Thursday 24 June 2010

Has Clegg made the most creative challenge to the IFS ever?

Politicians have often got into an argument with the IFS, though a tactical retreat is usually be the better part of valour in such cases. Except that no politician has ever had the chutzpah of deputy Prime Minister Nick Clegg, who may finally have worked out how to outflank those pesky taxation pointy-heads when their objective analysis and distributional modelling doesn't fit the "narrative" you would like to talk about.

A recap of the story so far.

Deputy PM Nick Clegg was "obsessed" by the Treasury's distributional chart, confident it provided irrefutable proof that George Osborne had produced a "progessive" austerity budget.

Then the IFS refuted it, authoritatively, showing that the new measures were regressive, not progressive. "Budget will hit the poor harder than the rich" was not the front-page headline Clegg wanted to read in Britain's leading LibDem supporting broadsheet.

That's not fair, said Nick, on the Today programme this morning.

Sure, he prayed in aid Labour's policies. The new regressive decisions taken by the Coalition are better balanced when combined with tax reforms inherited from the previous government.

But Clegg's main point was much more brilliant than that. PoliticsHome reports the main reason he was able - with a perfectly straight face - to "reject" the IFS analysis of the budget.

Deputy prime minister Nick Clegg has rejected a budget analysis from the Institute for Fiscal Studies which said that the budget would impact the poor more than the rich. Clegg claimed that the IFS didn't include in their analysis possible future changes which the government may bring in.

Here's the quote:

Mr Clegg complained that the IFS analysis did not take into account what the government may do in future budgets, saying the budget could only be found to be regressive "if you exclude other measures, which we are including, and if you disregard what we're going to do in future budgets."

The IFS said the budget appeared more progressive when some Labour measures were included in the analysis.

He added: "Nothing has included, of course, future changes which we will make, which we will show, as we have done in this budget, that we're going to take very exceptional measures to ensure that fairness is instilled."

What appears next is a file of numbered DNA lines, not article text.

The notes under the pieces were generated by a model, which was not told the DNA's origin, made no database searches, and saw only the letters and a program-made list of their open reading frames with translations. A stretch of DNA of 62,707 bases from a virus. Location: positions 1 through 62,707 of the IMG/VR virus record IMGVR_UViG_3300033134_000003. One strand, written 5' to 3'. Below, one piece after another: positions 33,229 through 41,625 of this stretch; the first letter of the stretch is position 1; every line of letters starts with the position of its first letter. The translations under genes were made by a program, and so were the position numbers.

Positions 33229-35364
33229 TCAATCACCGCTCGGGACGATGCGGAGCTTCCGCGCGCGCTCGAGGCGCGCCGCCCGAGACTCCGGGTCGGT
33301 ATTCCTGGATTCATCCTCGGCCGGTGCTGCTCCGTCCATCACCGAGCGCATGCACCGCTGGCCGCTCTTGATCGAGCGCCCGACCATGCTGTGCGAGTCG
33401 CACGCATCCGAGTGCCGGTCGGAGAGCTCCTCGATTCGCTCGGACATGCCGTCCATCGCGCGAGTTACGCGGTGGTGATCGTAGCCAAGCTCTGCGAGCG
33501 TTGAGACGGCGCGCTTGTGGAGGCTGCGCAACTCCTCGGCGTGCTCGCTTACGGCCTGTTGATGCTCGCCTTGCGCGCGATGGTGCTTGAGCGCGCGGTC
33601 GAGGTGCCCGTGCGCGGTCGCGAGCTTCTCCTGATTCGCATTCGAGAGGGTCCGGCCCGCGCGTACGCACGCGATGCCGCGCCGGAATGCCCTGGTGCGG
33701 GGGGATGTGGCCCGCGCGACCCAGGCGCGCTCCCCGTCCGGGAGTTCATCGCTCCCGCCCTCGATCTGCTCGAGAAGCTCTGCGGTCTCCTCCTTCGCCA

I've gone back and checked the claim.

And Clegg is right.

The IFS has entirely left out from its analysis of the government's budget all possible future measures which the government has not yet announced, even though some of these might turn out to be fairer than anything you might hope to see.

Let's quickly pass over a small logical wrinkle in the argument which claims that the proof that these future measures will be intended to be really, really fair - and so won't fail the progressive/regressive test next time - is just how fair the (regressive) budget measures were intended to be before they failed it this time.

The central point is that Nick Clegg's intentions are undoubtedly good. Is it not then reasonable to ask the pointy-heads to reflect the new spirit in the land? Can anybody seriously defend the IFS' old politics insistence on offering exactly the same statistical analysis as they would if these changes had been made by a nasty Clegg-less Tory government rather than this bold and even cuddly Cameron-Clegg progressive alliance?

So that leaves only one small methodological issue to sort out. To be fair to the IFS, Nick Clegg has yet to explain precisely how you might statistically model this "progressive premium", based on his heartfelt aspiration to be very fair in future, in budget analysis. Perhaps Danny Alexander may be able to suggest a workable formula.